When is Basmati Rice Ready?

When is your basmati rice done cooking? Asma gives the following advice: “Until the rice grain is dancing,” she says of rice, “it’s not ready.” By “dancing” she means the rice is moving up and down in the boiling pot. When the dancing begins, she says, stir in one direction – and the rice will flatten and begin changing color. Next: you want to wait until almost all of the water has evaporated. Watch it closely. If you get distracted or leave the scene while cooking rice, you could take it out too late. Be patient – and you’ll be rewarded with a perfectly-cooked basmati rice bowl. When it’s done, remove from heat, cover your rice in the pot with a tight fitting lid and leave it alone for 10 minutes. Now you don’t have to watch it anymore.

Is Basmati Rice Healthy?

Yes. If you are looking for healthy rice to make, basmati is a smart choice – brown basmati rice in particular. For one thing, brown basmati rice has a lower glycemic index than most other types of rice. Brown basmati rice, as a whole grain, helps reduce cholesterol and is good for the heart and for reducing the risk of some cancers. But even long-grain white rice of the basmati variety is extremely nutritious; 1 cup of rice contains no sugar, only .5 grams of fat, 5 grams of protein, and lots of fiber and vitamins.

Common Basmati Rice Recipes

If you are asking: “What to eat with basmati rice?” here are some solutions. Basmati rice is frequently prepared as a side dish for curries and rice pilaf. It is central to the classic biryani dish of India and Pakistan, and it can be served either alone or with saffron or turmeric. Basmati is terrific as part of a vegetarian or vegan dish – or it can be served with roasted or braised meats. Basmati rice is also used to make tahdig, a crispy Persian dish that is popular in Iran.What other ingredients go with basmati rice? You can pair basmati rice with green herbs like cilantro, mint, and basil and with spices like saffron; with dairy products like milk and cream and yogurt; with nuts and seeds from pistachios and almonds to fennel seeds. And basmati rice goes excellently with fruits and vegetables like green or red onions. Whatever you eat it with, enjoy!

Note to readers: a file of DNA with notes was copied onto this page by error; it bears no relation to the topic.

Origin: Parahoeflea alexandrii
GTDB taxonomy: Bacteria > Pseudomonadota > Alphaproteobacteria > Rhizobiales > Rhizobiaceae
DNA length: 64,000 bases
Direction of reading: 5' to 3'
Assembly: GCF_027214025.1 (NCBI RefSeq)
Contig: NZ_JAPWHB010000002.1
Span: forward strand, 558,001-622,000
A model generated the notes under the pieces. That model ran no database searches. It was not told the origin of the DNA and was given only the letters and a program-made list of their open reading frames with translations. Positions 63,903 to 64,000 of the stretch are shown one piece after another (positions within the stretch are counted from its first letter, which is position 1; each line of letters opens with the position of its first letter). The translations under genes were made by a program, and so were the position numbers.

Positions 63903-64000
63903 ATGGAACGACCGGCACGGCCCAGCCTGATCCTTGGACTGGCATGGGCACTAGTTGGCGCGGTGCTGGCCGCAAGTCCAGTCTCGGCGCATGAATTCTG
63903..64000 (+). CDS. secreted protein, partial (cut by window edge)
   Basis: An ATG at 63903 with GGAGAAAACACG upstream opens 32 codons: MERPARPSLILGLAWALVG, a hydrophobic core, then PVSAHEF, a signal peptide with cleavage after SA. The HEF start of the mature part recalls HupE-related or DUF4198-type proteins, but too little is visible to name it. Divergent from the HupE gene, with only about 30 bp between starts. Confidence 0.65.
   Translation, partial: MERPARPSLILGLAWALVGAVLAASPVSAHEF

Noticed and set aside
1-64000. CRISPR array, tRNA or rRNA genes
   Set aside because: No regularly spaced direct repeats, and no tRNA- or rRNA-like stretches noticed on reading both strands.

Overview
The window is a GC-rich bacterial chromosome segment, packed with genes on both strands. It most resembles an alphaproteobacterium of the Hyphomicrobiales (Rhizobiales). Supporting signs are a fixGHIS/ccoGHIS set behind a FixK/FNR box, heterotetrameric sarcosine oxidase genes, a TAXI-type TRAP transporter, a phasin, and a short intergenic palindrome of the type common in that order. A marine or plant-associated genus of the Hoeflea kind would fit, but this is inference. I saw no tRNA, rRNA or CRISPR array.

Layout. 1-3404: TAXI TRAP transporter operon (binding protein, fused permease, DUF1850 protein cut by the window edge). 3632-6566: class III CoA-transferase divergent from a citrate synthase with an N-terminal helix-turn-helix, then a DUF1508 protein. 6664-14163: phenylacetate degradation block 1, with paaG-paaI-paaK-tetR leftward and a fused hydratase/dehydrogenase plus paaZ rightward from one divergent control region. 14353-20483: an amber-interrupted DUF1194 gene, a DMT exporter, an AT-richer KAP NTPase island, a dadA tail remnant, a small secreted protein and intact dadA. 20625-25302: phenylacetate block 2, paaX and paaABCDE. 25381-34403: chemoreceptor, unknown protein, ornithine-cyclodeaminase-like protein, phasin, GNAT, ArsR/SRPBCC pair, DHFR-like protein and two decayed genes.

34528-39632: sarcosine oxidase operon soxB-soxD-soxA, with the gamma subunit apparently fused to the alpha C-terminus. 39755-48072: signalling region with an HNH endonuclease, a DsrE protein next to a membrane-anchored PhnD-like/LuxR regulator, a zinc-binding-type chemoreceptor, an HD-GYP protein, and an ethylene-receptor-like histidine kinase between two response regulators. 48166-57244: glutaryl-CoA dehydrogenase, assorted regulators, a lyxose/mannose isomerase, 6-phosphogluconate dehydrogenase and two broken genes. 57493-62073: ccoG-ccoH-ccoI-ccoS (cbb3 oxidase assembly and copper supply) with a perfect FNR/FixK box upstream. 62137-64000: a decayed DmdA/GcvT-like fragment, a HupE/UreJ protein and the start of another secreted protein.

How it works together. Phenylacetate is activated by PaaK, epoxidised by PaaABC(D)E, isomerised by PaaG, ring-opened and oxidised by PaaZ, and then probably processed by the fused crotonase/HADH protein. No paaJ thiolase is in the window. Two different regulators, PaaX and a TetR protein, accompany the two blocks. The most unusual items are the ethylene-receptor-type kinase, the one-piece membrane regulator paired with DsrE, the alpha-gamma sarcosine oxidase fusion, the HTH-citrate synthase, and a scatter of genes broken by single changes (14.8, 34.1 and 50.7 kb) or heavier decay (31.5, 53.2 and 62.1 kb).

Basmati Rice

Serves: 4
|
Hands-on: 5 min
|
Total: 20 min

Ingredients

INGREDIENTS

  • 1 1/2 tablespoons salt

  • 2 cups water

  • 1 cup basmati rice

  • 1 1/2 tablespoons salt

  • 2 cups water

  • 1 cup basmati rice

GEAR

  • Pan
  • Fork

Recipe

  • Measure one cup of rice.
  • Spread the rice out on a tray and check for any impurities.
  • Then, put the dry rice in a large bowl.
  • Pour water into the bowl from a jug from the side so you do not have water falling with pressure on rice grains.
  • Wash gently moving your hand in one direction only (this is to stop the tips from breaking).
  • Throw out the water, keep replacing it with fresh water and continue to wash the rice.
  • Wash until the water runs clear, about 3 to 4 times.
  • Soak the rice for 30 minutes to 2 hours.
  • Put 2 cups of water in a pot with a lid and bring to a boil.
  • Drain rice in a colander.
  • Once the water in the pot starts to boil, carefully add the rice and stir gently once or twice as the rice starts to boil again.
  • When it’s boiling, add salt, and stir in one direction.
  • When almost all the water has been absorbed or evaporated, put on the lid, and set to a simmer.
  • After 10 to 15 minutes check to see if all the water has been absorbed.
  • Cook for a bit longer if it has not.
  • Turn the heat off and cover the pan with a clean kitchen cloth and leave it undisturbed for 10 more minutes.
Chef Asma Khan in her Kolkata kitchen teaches Indian Cuisine
Chef Asma Khan in her Kolkata kitchen teaches Indian Cuisine

Asma Khan

Asma Khan, owner of famed London eatery Darjeeling Express and bestselling cookbook author of “Asma’s Indian Kitchen” teaches her favorite family recipes, inspired by her childhood in Kolkata, India. The chef, restaurateur, and activist is the first UK-based chef to be featured on Netflix’s Emmy-nominated Chef’s Table and, in 2019, was listed number 1 on Business Insider’s ranking of “100 Coolest People in Food and Drink”. Join Asma on a nostalgic culinary journey to explore the smells, flavors, and ingredients of her ancestral Bengali roots.